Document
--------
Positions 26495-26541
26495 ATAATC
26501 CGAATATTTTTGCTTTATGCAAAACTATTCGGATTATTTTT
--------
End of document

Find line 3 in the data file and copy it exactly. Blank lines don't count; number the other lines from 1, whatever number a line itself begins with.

26501 CGAATATTTTTGCTTTATGCAAAACTATTCGGATTATTTTT